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Understanding Vacant Home Owner's Insurance

Whether you have a vacation home that you only use for a portion of the year, or an unoccupied home that is still on the market waiting to be sold, talk to your insurance agent about vacant home owner’s insurance. Not all insurance companies offer vacant home insurance. If your current insurer does not offer it, there are plenty of agencies that do.

Here are some tips to consider when insuring your vacant home:

Sneak peek

Understand your current home owner’s insurance policy.
While you may think that your home owner’s insurance will cover your home even though you aren’t living there, think again. Many companies will drop your insurance policy if the home is vacant for a certain period of time. If you do not report your absence to the insurance company, they may deem the home as “abandoned,” and you could be accused of insurance fraud.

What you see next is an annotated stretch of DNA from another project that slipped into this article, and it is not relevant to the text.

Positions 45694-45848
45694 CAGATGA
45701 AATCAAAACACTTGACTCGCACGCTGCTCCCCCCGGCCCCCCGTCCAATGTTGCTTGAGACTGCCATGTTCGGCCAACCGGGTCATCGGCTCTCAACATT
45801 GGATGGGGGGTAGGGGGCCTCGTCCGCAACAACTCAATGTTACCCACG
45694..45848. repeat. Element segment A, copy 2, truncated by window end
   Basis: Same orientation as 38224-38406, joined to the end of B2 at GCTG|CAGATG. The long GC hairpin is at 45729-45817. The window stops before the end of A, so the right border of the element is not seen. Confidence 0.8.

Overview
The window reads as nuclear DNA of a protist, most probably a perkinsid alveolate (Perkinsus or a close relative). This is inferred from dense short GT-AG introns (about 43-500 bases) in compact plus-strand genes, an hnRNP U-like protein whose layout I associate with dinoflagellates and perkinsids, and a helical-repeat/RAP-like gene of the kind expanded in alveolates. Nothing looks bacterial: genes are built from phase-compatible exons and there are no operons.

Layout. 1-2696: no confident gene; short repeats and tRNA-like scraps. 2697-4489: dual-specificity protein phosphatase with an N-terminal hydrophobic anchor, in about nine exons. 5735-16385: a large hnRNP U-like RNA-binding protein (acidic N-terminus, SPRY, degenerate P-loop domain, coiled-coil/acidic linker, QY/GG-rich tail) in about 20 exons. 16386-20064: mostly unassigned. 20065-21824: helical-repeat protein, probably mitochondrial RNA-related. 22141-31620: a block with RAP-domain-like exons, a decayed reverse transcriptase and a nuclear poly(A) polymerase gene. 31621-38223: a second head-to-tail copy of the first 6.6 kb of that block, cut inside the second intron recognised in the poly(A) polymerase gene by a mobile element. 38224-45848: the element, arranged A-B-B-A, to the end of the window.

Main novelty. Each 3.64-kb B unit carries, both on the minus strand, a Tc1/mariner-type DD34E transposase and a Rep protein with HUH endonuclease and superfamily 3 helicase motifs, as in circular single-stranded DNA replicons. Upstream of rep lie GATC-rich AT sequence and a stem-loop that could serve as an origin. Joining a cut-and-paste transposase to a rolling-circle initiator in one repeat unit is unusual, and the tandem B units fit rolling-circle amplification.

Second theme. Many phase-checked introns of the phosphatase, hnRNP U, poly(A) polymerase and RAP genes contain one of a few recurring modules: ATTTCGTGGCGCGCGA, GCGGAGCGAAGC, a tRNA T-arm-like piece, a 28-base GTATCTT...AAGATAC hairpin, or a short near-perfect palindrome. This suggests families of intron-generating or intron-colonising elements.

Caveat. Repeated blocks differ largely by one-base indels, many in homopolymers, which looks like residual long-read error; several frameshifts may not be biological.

Consider vacant home insurance if your home is vacant for more than 30 days.
Many claims filed after the home as been vacant for 30 days are not covered under standard insurance policies. Some policies may hold out for 60 days, but better to be safe than sorry.

Determine whether you want an independent policy or an add-on policy.
There are two types of vacant home insurance: an additional policy that can be added to your standard home owner’s insurance, and a vacant home owner’s insurance policy that doesn’t include standard insurance.

Higher deductibles means lower premiums.
The amount covered varies by policy. If you want a lower premium, consider a higher deductible. Luckily, vacant home owner’s insurance is less per month (on average) than regular home owner’s insurance. However, vacant home insurance policies tend to not cover as much as regular home insurance. If you wish to insure up to a higher dollar amount, unfortunately your premium may end up being pretty high.

Be sure to include liability insurance.
Liability insurance is the most common reason people need vacant home insurance. It covers any injuries sustained on your property while you aren’t there. For example, a child wanders into your hard and falls in your driveway, or the mailman steps in a hole in the yard and twists his ankle.

Note that vandalism and theft often aren’t covered.
Most of the time, valuables that are stolen while the home is vacant are not covered. Insurers encourage home owners to remove all expensive or valuable items from the home when they aren’t there.

Talk to your agent to discuss a plan that works for you.

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